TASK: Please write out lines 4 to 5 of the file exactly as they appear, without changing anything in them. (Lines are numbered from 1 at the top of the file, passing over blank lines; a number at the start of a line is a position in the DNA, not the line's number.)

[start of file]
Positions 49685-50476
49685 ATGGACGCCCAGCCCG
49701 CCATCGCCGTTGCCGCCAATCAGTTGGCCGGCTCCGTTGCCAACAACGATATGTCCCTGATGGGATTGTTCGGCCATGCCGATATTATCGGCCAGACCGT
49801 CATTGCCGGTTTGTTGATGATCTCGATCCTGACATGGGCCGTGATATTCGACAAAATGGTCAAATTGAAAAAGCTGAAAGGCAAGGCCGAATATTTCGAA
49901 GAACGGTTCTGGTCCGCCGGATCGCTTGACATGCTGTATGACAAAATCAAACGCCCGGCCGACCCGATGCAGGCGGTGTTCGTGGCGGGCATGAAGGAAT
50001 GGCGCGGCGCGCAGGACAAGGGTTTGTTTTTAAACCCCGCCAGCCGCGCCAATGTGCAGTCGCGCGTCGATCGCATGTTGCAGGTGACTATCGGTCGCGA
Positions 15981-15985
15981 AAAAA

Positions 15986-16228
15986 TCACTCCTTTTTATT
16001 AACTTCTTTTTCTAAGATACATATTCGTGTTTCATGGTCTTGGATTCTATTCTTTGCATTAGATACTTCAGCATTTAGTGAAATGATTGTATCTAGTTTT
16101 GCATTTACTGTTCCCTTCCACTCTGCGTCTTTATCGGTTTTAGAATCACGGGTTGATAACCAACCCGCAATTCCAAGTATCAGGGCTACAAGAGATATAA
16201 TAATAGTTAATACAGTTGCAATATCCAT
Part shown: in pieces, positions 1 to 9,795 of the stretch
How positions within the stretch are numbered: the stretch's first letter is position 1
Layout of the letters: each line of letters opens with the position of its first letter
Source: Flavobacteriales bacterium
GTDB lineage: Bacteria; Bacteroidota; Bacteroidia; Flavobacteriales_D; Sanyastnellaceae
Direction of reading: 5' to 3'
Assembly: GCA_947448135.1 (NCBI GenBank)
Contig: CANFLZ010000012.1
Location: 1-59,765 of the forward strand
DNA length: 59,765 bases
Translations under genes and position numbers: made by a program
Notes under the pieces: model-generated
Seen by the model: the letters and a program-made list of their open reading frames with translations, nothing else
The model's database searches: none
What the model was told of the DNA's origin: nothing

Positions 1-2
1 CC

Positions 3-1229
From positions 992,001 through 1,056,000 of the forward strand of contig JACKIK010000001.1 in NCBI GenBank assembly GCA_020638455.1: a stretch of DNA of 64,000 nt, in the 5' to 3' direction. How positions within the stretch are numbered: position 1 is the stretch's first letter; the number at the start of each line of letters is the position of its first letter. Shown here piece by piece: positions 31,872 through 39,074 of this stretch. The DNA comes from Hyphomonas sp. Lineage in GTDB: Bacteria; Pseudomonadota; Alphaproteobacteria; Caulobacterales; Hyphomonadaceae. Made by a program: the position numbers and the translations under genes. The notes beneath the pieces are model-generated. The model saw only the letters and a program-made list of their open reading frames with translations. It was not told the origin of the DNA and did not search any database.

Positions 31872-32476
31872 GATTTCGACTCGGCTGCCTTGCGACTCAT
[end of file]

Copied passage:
49801 CATTGCCGGTTTGTTGATGATCTCGATCCTGACATGGGCCGTGATATTCGACAAAATGGTCAAATTGAAAAAGCTGAAAGGCAAGGCCGAATATTTCGAA
49901 GAACGGTTCTGGTCCGCCGGATCGCTTGACATGCTGTATGACAAAATCAAACGCCCGGCCGACCCGATGCAGGCGGTGTTCGTGGCGGGCATGAAGGAAT